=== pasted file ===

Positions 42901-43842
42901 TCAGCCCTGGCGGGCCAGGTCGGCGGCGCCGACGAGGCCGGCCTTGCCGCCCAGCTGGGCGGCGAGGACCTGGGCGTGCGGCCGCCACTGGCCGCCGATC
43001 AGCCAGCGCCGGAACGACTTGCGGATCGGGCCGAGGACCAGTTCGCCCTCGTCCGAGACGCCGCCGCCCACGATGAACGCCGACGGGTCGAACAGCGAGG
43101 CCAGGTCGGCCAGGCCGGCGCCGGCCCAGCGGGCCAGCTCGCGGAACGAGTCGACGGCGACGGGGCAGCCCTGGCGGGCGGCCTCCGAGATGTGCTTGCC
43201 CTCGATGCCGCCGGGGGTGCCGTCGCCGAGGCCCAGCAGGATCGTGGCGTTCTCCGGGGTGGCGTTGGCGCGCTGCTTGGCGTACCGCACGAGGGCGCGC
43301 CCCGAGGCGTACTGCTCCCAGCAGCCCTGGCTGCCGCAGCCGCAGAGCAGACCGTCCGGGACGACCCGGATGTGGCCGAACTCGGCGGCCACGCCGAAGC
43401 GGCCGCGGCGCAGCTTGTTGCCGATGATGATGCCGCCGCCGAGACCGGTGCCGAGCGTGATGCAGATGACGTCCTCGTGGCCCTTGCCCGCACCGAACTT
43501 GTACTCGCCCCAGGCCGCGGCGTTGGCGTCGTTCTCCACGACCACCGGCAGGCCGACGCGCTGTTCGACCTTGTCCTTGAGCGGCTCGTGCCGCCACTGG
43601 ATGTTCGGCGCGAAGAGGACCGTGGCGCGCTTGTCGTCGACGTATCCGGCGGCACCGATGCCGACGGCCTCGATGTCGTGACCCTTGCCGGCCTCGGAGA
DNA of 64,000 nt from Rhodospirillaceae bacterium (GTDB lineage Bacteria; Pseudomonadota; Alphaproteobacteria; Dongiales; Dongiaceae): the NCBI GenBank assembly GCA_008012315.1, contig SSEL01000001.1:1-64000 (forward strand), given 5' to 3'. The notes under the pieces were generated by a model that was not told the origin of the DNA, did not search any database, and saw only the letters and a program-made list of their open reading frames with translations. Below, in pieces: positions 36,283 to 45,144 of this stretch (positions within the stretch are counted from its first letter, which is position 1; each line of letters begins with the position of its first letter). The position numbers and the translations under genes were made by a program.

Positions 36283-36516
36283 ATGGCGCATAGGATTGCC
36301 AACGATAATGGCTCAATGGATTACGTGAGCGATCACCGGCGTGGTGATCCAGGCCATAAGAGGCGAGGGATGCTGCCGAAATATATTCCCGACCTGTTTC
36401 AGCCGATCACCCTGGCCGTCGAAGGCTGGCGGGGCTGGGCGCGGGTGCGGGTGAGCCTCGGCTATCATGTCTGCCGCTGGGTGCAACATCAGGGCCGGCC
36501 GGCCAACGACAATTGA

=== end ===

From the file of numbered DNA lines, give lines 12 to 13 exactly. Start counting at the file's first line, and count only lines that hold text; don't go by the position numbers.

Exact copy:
36283 ATGGCGCATAGGATTGCC
36301 AACGATAATGGCTCAATGGATTACGTGAGCGATCACCGGCGTGGTGATCCAGGCCATAAGAGGCGAGGGATGCTGCCGAAATATATTCCCGACCTGTTTC